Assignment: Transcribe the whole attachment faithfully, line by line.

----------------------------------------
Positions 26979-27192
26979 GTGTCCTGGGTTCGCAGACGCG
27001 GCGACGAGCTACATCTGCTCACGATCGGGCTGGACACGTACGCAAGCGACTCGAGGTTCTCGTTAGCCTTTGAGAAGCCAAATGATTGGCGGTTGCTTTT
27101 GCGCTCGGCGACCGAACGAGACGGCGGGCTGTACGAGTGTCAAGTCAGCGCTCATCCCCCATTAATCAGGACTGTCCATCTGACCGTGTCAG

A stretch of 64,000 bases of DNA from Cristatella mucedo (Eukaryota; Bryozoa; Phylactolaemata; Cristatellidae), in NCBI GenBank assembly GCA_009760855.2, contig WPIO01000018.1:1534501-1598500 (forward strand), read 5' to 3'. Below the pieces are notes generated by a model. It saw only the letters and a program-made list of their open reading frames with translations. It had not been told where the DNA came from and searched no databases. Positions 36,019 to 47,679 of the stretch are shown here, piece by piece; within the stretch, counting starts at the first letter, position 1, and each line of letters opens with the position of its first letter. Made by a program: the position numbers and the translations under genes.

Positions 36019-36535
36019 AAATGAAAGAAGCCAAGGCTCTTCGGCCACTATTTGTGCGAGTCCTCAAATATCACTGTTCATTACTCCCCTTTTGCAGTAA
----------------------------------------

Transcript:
Positions 26979-27192
26979 GTGTCCTGGGTTCGCAGACGCG
27001 GCGACGAGCTACATCTGCTCACGATCGGGCTGGACACGTACGCAAGCGACTCGAGGTTCTCGTTAGCCTTTGAGAAGCCAAATGATTGGCGGTTGCTTTT
27101 GCGCTCGGCGACCGAACGAGACGGCGGGCTGTACGAGTGTCAAGTCAGCGCTCATCCCCCATTAATCAGGACTGTCCATCTGACCGTGTCAG

A stretch of 64,000 bases of DNA from Cristatella mucedo (Eukaryota; Bryozoa; Phylactolaemata; Cristatellidae), in NCBI GenBank assembly GCA_009760855.2, contig WPIO01000018.1:1534501-1598500 (forward strand), read 5' to 3'. Below the pieces are notes generated by a model. It saw only the letters and a program-made list of their open reading frames with translations. It had not been told where the DNA came from and searched no databases. Positions 36,019 to 47,679 of the stretch are shown here, piece by piece; within the stretch, counting starts at the first letter, position 1, and each line of letters opens with the position of its first letter. Made by a program: the position numbers and the translations under genes.

Positions 36019-36535
36019 AAATGAAAGAAGCCAAGGCTCTTCGGCCACTATTTGTGCGAGTCCTCAAATATCACTGTTCATTACTCCCCTTTTGCAGTAA